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Schultz for president? Sonics fans, Seattle sports media blast idea

Speculation is that former Sonics owner Howard Schultz will run in 2020, but many Sonics fans remain bitter he sold to a group that moved the team to Oklahoma City a decade ago.

Some Seattle SuperSonics fans and sports media are making it clear to Howard Schultz that if he does run for president in 2020, they may not be behind the former Sonics owner-- even in solid blue Washington state.

Schultz, the former Starbucks CEO announced this week he is stepping down as the company's executive chairman. That immediately launched speculation that he could campaign for the right to challenge President Donald Trump in two years.

Like experienced politicians who were this far out from a White House run, Schultz is keeping his plans vague.

"Let's just see what happens," he said in an interview with CNBC.

For all his success, Schultz has one major black eye in the Pacific Northwest -- his sale of the Sonics to an Oklahoma-based ownership group in 2006 after he failed to secure an arena for the team. The team moved two years later. Although Schultz has reportedly said he was bamboozled by the new owners, many knew what was coming the moment the sale happened. The effort at the time to get an NBA team in Oklahoma City was no secret. Fans still blame Schultz to this day.

Sonics fans on social media eviscerated Schultz as speculation grew about his possible presidential aspirations.

"Over the past 48 hours, the press shifted to treating Howard Schultz as a candidate. Come on! He couldn't even figure out how to get a stadium in Seattle so he gave the Sonics to Oklahoma City," tweeted The Urban Hobo.

"Listening to Howard Schultz on @CNBC this morning talking about his "retirement." I could consider backing this guy for #president...IF HE HADN'T SOLD THE SEATTLE #SONICS!!!" tweeted Jeremy Korst.

"Here's a hypothetical I'm legitimately curious about: could a die hard Sonics fan vote for Howard Schultz for President?" tweeted Mike Fay.

There are a few who think Schultz wouldn't win Washington state, which hasn't gone to a Republican since 1984.

"Schultz won't carry Washington. Lots of people mad about the Sonics," tweeted Kyle Alm.

Seattle media columnists and talk show hosts were also not kind.

"Do we really want a president who can be rolled so easily?" The Seattle Times' Danny Westneat asked, referring to Schultz's belief that the Oklahoma City owners were going to keep the team in Seattle.

"The fact that you might run for president is comical to me," wrote 710 ESPN Seattle's Danny O'Neil. "You couldn’t even negotiate a sports arena in the city where you live, and as much of a joke as our city council can be, I think there might be trickier situations you would have to deal with at a national level.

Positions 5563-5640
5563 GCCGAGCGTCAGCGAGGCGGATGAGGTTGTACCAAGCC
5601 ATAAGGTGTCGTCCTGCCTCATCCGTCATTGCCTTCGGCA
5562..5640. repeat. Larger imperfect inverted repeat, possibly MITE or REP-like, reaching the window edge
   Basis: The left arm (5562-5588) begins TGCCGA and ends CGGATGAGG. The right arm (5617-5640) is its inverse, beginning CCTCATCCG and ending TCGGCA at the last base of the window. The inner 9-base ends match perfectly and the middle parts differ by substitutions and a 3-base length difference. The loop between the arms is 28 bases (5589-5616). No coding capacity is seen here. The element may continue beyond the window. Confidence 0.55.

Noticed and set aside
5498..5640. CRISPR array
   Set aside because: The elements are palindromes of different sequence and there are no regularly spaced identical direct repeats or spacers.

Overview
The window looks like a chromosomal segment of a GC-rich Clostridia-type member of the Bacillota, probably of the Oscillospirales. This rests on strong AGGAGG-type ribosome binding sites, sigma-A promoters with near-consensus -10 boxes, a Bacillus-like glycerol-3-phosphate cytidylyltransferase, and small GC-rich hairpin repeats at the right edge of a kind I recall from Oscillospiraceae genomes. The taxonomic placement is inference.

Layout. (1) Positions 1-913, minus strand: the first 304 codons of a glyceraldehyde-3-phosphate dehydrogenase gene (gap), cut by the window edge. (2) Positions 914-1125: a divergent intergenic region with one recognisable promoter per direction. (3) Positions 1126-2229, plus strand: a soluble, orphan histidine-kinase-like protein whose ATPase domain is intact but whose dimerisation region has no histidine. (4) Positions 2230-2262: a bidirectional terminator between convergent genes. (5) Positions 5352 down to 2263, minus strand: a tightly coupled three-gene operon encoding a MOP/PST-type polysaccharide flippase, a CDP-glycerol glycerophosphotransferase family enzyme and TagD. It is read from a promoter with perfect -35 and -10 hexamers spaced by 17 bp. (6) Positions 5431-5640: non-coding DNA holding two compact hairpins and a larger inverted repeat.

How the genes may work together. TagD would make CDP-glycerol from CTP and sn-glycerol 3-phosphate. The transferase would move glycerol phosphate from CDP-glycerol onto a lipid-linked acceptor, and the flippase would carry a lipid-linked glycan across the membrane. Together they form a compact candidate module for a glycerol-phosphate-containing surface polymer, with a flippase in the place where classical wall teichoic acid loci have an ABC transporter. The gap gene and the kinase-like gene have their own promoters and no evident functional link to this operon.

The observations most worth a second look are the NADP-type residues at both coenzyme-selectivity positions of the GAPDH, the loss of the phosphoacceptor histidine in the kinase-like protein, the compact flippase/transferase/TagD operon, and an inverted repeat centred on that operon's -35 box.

O'Neil also tweeted that a positive of having Schultz run is that he might be forced in a debate to answer questions about his sale of the team. Schultz has generally deflected from the topic when asked.

"There is only one reason to root for the tall drip HoHo Schultz to run for president: In a debate format he might actually be forced to answer for selling the Sonics to carpetbaggers," O'Neil tweeted

"It's hard to overstate just how much of a persona non grata Schultz became among the Seattle sports community following the Sonics' exodus. I'm not sure folks outside the Pacific Northwest grasp the depths of loathing many feel for him due to his role in the fiasco," tweeted Ryan Priest of SB Nation.

"If Howard Schultz gets elected president who will he ultimately sell America to when things get tough," tweeted Sports Radio 950 KJR's Mike Gastineau. He attached a poll to it, with 51 percent of the vote going to China.

"Don’t expect the votes of the Sonics fans," is how Seattle Times columnist Jon Talton led off his commentary.

Even noted poll watcher Nate Silver took a dig.

"Hard to think of anyone who would formulate a better contrast with Trump than an old white business dude who once ran a professional sports team into the ground," Silver tweeted.

Conservative radio host Jason Rantz thinks Schultz won't carry liberal-heavy Seattle.

"Schultz running for President could be the first time Seattle votes Republican. Who is hated here more than Trump? The guy who got rid of the Sonics. Schultz is hated here," Rantz tweeted.

This, however, is Washington state. It's solidly in favor of Democrats (Governor, the majority in both houses of state legislature, both U.S. senators, and six of 10 U.S. representatives) and an attorney general who has filed lawsuit after lawsuit against the Trump administration. It's clear which way the political winds lean in Washington and how people vote.

Because of that, we leave the last word for Seattle Times sports columnist Matt Calkins.

"Prediction: If Howard Schultz somehow wins the Democratic nomination, 85-90 percent of the Seattleites bashing him right now will vote for him in 2020," Calkins tweeted.